B.A. English and Women’s Studies, St. Olaf College
M.A. Mass Communication, University of Minnesota
Ph.D. Communication, University of Washington
Mailing: Box 358530, 18115 Campus Way NE, Bothell, WA 98011-8246
My teaching in our Interdisciplinary Arts and Sciences School is shaped by my years as a journalist and historian. I encourage students to ask questions, seek evidence, explore complexity, engage with communities, evaluate and create media, and contribute to the world as responsible citizens. Communication, media, and journalism studies bring together different disciplines, histories, and training. All three fields require that students stretch toward people and communities that are unfamiliar, apply critical thinking and analysis to social problems, evaluate and create communication, and learn from practice. Students in my classrooms move reflexively between the contextual and theoretical questions of why and the more pragmatic and methodological questions of how. Every course includes at least one project where students get out of the classroom and engage in their communities. I use a multiple-method approach in the classroom to address the diversity of student learning. This includes group work, multi-media projects, tiered writing, peer reviews, student leadership, and active discussions. These teaching strategies work together to help students become empowered learners ready to critically engage with the world around them.
Recent Courses Taught
BIS 490 Senior Seminar: Asian American Media in the Pacific Northwest
BIS 499 Portfolio Capstone
BISMCS 343 Media Production Workshop: Nonfiction Media Writing
BIS 313 Issues in Media Studies: Critical Issues in U.S. Journalism History
BIS 204 Introduction to Journalism
BISSKL 350 Independent Fieldwork: Student Newspaper
BCUSP 118 Critical and Creative Inquiry: Journalistic Interviewing
Questions about journalism practices drive my current research. These practices are found in news organizations, within marginalized communities, during different periods of history, and in varied formats of media. My research examines the symbiotic relationship between social movements and grassroots U.S. newspapers that is historically and politically intertwined. I ask how (and why) these newspapers began, operated, and changed over time. I ask how (and why) workers operated as journalists and balanced loyalties. The answers add complexity to the role of media in democracy and the role of community and activism in journalism. I am working on three research projects. My digital archiving project identifies best practices and opportunities for preserving news content. My students and I have worked closely with the Nikkei Newspaper Digital Archive Project—an interdisciplinary and community-based project with the University of Washington Libraries, the Hochi Hokubei Foundation, and the North American Post. The project preserves a community and cultural artifact for future generations through a digital archive and a searchable, public meta-data. Students and I are also assessing best practices of regional newspapers in archiving printed and online news content. My book project examines a Seattle-based Asian American newspaper’s (The International Examiner) formative and activist history compares journalist’s practices, values and background. And my mixed-method collaborative project with a colleague from the Rochester Institute of Technology identifies and compares U.S. journalist’s practices, values and background.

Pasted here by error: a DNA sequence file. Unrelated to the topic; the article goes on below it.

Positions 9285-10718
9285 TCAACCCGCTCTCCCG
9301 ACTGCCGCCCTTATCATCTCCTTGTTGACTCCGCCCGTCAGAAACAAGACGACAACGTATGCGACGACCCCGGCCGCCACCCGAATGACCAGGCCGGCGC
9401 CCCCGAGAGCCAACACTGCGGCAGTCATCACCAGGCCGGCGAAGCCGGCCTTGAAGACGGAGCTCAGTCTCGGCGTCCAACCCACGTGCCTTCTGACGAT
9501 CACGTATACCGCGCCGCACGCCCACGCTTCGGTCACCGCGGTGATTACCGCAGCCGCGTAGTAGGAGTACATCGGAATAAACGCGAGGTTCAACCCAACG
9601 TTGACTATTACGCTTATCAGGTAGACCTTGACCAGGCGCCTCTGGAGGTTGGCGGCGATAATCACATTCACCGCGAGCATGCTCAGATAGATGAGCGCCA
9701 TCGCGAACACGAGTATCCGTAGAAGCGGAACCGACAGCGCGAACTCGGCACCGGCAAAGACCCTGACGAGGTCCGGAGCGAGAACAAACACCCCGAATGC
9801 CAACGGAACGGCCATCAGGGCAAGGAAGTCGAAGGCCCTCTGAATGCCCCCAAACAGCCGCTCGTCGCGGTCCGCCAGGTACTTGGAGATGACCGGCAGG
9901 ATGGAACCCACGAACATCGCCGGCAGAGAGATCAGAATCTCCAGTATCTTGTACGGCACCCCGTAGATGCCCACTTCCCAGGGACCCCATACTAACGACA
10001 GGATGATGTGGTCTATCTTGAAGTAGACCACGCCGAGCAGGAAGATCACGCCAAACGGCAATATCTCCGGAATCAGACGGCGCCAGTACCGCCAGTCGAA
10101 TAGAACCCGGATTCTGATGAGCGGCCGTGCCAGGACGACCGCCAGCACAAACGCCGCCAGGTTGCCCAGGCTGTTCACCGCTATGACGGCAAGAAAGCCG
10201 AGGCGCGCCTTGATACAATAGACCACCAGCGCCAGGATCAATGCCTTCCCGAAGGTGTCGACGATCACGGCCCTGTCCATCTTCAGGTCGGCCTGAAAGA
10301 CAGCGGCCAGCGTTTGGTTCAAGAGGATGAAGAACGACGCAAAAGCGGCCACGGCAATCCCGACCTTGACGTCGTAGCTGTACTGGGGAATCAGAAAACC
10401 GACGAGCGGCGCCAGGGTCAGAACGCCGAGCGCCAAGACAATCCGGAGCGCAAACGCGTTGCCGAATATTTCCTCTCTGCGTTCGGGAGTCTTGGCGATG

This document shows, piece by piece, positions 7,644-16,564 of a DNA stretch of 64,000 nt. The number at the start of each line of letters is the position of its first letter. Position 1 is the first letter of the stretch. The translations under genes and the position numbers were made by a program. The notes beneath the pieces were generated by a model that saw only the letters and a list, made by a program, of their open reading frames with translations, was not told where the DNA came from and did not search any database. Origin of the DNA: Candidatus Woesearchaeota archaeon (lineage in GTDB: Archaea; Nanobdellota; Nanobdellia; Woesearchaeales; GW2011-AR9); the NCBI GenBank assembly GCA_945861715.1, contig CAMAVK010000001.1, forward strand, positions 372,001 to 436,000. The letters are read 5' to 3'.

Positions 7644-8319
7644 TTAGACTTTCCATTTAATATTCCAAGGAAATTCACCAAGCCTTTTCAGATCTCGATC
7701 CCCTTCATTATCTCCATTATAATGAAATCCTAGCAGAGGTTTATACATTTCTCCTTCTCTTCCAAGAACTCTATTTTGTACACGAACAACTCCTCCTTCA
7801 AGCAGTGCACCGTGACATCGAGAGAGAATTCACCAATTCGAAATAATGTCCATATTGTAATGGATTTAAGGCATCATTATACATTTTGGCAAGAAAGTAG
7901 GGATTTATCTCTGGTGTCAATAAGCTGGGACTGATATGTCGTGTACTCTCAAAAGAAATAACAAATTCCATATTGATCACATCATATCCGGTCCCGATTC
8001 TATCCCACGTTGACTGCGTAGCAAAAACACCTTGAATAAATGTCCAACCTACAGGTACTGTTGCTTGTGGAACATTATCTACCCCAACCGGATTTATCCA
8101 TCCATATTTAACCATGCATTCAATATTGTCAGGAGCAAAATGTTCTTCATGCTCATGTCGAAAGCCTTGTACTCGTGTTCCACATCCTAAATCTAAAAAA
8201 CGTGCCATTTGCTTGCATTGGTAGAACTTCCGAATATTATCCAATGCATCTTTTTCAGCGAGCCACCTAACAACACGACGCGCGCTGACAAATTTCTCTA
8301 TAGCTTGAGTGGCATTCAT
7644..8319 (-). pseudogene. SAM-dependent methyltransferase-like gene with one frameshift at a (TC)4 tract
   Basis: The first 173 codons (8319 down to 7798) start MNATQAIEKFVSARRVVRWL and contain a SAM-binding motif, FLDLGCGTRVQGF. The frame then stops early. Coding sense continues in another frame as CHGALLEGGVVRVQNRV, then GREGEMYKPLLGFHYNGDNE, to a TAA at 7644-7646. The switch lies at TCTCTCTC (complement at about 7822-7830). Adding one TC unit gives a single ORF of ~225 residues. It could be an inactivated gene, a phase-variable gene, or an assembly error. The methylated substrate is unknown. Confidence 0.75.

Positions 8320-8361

Co-adviser for the online student publication Husky Herald.
Kristin L. Gustafson and Linda Jean Kenix, “Visually Framing Press Freedom and Responsibility of a Massacre: Photographic and Graphic Images in Charlie Hebdo's Newspaper Front Pages Around the World” Visual Communication Quarterly 23, No. 3 (Winter 2016): 147–160.
Kristin L. Gustafson, “Translation, Technology, and the Digital Archive: Preserving a Historic Japanese-Language Newspaper” American Journalism 31, no. 1 (Winter 2014): 4–25.
Kristin L. Gustafson and Fahed Al Sumait. “Photo Conversations About Climate: Engaging Teachers and Policymakers Through Photography and Narrative” Sightline Institute (2009).
Kristin L Gustafson, “Constructions of Responsibility for Three 1920 Lynchings in Minnesota Newspapers: Marginalization of People, Groups, and Ideas” Journalism History 34, no. 1 (Spring 2008): 42–53.